Black Hawk College alumna Margarita Raya Mojica pursued her career as a bilingual teacher because she recognized a need.
“I became a teacher to be the kind of teacher I needed when I was growing up,” she said.
The Moline native has taught bilingual students at Glenview Middle School in East Moline since 1996.
Mojica founded the nonprofit One By One, which help students become college-bound, with colleague and friend Charlene Upchurch-Taylor in 2013.
One By One helps Glenview students reach for higher educational goals, develop leadership skills, and become involved in their community.
Now in its seventh year, the nonprofit celebrated its third group of students graduating from high school.
“They are first-generation strong!” Mojica said.
Attending Black Hawk College
Mojica said high school was rocky for her academically – she attended out of routine, without understanding why she was there.
“It wasn’t until I graduated from high school that I understood that my lack of education was going to keep me in poverty,” she said.
Mojica said her parents are immigrants from Mexico who came from extreme poverty, and education was a luxury that their families could not afford.
Black Hawk College was an affordable alternative to a four-year college for Mojica, and her dad encouraged her to enroll.
With time and effort, she became a much more successful student in college than at Moline High School and proved to herself she could earn high grades.
“It gave me hope that I had the possibility of breaking out of my cycle of poverty I had grown up in,” she said.
After earning her Associate in Arts at Black Hawk College in 1991, she transferred to Western Illinois University in Macomb where she earned a bachelor’s degree in bilingual/bicultural education. She also earned a master’s degree in education at WIU.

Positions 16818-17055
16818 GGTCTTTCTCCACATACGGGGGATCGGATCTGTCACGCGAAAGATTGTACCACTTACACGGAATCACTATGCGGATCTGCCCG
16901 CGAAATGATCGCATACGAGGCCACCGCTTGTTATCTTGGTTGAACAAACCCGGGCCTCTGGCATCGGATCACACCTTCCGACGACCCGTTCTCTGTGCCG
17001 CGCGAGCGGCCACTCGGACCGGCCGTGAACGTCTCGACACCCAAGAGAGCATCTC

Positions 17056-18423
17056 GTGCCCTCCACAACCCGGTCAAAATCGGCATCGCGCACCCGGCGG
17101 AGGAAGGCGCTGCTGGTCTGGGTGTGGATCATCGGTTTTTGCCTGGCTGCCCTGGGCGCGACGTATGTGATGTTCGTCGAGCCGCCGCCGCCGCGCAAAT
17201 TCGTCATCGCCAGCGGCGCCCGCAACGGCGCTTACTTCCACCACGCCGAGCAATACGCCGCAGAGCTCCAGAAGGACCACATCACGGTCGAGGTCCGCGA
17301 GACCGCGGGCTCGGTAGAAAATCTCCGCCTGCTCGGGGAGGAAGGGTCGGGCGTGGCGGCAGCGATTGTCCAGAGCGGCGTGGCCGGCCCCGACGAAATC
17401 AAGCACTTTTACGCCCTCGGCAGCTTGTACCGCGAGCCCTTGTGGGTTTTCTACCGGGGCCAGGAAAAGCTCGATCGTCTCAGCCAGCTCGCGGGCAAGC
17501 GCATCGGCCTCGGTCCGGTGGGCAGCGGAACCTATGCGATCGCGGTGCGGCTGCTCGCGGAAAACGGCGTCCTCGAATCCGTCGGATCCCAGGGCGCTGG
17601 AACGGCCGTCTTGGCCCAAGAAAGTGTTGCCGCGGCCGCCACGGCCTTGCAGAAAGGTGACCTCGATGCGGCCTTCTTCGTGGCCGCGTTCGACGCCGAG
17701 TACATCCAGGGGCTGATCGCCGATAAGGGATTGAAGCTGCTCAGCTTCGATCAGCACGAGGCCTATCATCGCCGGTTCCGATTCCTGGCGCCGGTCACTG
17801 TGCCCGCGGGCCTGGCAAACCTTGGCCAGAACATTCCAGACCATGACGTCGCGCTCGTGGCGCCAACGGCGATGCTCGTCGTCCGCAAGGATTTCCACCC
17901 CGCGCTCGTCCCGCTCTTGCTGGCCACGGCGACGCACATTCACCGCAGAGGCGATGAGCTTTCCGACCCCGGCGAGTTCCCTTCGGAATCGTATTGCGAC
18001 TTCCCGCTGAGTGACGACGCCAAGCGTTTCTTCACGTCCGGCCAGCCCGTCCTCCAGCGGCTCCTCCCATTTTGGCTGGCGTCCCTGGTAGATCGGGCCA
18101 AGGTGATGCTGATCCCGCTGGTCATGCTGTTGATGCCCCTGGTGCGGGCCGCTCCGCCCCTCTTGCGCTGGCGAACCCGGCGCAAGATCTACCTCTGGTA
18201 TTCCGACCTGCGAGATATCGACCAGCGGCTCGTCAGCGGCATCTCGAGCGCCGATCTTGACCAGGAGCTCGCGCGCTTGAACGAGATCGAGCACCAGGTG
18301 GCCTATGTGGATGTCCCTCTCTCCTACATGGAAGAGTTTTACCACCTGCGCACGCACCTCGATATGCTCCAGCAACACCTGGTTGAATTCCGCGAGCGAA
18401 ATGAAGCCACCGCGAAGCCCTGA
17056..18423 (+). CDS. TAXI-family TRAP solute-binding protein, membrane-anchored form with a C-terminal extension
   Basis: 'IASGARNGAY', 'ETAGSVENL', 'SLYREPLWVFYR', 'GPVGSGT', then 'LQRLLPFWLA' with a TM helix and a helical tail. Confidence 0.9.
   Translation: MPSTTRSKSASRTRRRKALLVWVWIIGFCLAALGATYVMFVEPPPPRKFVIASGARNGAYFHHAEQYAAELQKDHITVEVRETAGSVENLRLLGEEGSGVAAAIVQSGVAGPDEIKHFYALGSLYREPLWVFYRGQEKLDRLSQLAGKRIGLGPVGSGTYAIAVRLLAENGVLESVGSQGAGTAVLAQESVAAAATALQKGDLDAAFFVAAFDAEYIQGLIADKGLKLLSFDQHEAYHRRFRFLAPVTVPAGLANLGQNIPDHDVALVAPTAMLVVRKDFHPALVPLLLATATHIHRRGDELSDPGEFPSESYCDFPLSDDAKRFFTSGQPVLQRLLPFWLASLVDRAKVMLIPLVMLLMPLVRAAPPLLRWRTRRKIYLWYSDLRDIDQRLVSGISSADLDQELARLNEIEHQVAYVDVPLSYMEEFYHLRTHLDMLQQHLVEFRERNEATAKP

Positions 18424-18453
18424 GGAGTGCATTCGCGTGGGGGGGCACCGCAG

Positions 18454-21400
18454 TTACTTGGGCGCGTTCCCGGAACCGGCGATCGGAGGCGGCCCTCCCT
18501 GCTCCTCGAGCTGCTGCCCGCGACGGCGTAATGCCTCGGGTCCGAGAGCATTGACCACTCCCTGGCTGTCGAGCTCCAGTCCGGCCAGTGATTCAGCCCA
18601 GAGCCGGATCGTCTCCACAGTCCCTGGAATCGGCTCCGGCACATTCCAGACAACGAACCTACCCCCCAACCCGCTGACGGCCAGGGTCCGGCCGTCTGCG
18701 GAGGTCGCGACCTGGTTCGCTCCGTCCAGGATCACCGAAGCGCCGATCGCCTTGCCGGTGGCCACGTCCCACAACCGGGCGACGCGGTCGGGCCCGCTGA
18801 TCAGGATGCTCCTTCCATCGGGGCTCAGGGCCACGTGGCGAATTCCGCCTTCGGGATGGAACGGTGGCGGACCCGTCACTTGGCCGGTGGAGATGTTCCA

Honored for excellence
Black Hawk College inducted Mojica into the college’s Alumni Hall of Fame in 2018, which she said was an incredible honor.
Golden Apple, an Illinois nonprofit dedicated to fostering teacher and school leader excellence, recognized Mojica with an award for Excellence in Teaching in May.
The Golden Apple Award for Excellence in Teaching honors outstanding teachers for their roles in having lasting, positive effects on students’ lives and building stronger communities.
A committee selected this year’s 10 award recipients from more than 730 nominations of 4th-8th grade teachers. Due to COVID-19, Golden Apple got creative to present the awards this year.
Golden Apple surprised Mojica during a reverse parade in front of her school, where parents and students drove by to wave to Glenview teachers.
The surprise worked. Mojica said when she saw two vehicles with the Golden Apple logo drive by and caught a glimpse of her name, it all clicked, and she almost dropped to her knees.
“It sounds like a cliché, but finding out in January that I was a finalist and then learning more about the other finalists made it an honor just to be nominated,” she said.
Mojica has advice for other teachers – work hard at building trust with your students and know it will take time.
“Once students know that you have their back 100 percent, they will give you everything,” she said.
When you hit that point, Mojica said you will not dread Mondays or count down the days to summer breaks.
Her favorite part about teaching is celebrating victories and milestones with her students.
Students seek Mojica out to share great news, and Mojica calls home to translate students’ academic and personal accomplishments, which lifts them up.
“It lifts me up as well.”